When researching the keto diet and its numerous benefits, you might have come across something called the ‘keto flu.’ Keto flu is a natural reaction that some people have to the change in dietary habits that cause their body to go from burning sugar to burning fat as part of ketosis.
You see, the average human body is used to having an almost constant supply of carbs that provide quick energy no matter the activity.
When someone enters ketosis, the body no longer has the supply of carbs and instead starts to burn the fat stores of the body. This is not unhealthy and will not cause the mythical ‘starvation mode,’ but is actually beneficial for overall health and wellness. However, the body needs to become accustomed to the change, hence the ‘keto flu.’
The keto flu has similar symptoms to a regular cold or flu but is not caused by a virus or bacteria. Instead it happens when someone who has eaten a lot of carbs and refined sugars suddenly removes them from their diet. The most common symptoms to experience are:
- Dizziness or Brain Fog
- Sugar Cravings
- Poor Focus
- Muscle Soreness
These symptoms only last between 24 and 48 hours, making them simple to ignore. If they last longer, speak to a medical professional about whether keto is right for you.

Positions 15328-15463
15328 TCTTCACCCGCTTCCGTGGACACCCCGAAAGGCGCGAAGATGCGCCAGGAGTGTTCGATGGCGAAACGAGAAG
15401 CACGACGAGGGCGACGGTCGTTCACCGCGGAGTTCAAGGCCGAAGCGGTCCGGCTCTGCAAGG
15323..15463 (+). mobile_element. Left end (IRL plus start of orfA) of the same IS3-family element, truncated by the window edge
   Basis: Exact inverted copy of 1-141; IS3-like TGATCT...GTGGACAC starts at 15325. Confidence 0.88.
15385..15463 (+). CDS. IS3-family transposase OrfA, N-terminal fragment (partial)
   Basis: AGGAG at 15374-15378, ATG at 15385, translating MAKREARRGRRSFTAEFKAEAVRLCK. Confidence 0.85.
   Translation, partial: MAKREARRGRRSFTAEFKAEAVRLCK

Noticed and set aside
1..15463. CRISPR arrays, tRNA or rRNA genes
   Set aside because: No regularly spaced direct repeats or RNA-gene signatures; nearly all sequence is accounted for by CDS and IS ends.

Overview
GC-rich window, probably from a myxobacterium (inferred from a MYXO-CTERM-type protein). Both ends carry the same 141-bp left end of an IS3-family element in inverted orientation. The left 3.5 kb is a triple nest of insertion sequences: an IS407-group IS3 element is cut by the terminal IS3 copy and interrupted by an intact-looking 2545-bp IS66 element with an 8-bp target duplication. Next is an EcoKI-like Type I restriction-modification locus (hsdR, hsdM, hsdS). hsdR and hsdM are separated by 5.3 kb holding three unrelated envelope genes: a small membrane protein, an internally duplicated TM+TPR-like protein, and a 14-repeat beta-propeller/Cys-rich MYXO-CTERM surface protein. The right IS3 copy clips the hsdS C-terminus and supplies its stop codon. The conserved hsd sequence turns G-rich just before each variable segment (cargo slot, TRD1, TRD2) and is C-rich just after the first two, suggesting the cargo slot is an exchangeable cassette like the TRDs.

What Causes It?
There are several changes you undergo when switching from carbs to fat as your primary energy source. The first is an essential water and sodium flush. When carb intake decreases, the body naturally produces less insulin, which signals to the kidneys that they no longer have to hold onto as much sodium as before. Few people realize that eating a high-carb diet causes the body to retain water, because sodium is necessary to break down the sugars.
Your kidneys thus flush themselves, and you will rapidly drop up to ten pounds of water weight. This can cause dehydration, dizziness, and nausea. It’s important to remain hydrated and consume plenty of electrolytes. You might also experience some hormonal changes, such as a lowering in cortisol levels or a difference in T3 thyroid hormone levels. This is normal as your body adjusts and should not affect long term health.
What to Do
Managing the keto flu is simple. All you need to do is remain hydrated, make sure you get plenty of electrolytes, rest often, exercise, and eat more fat to ensure you feel full and are getting enough nutrition. If your symptoms last longer than 48 hours, then consider working a few more carbs into your diet and consult your doctor.
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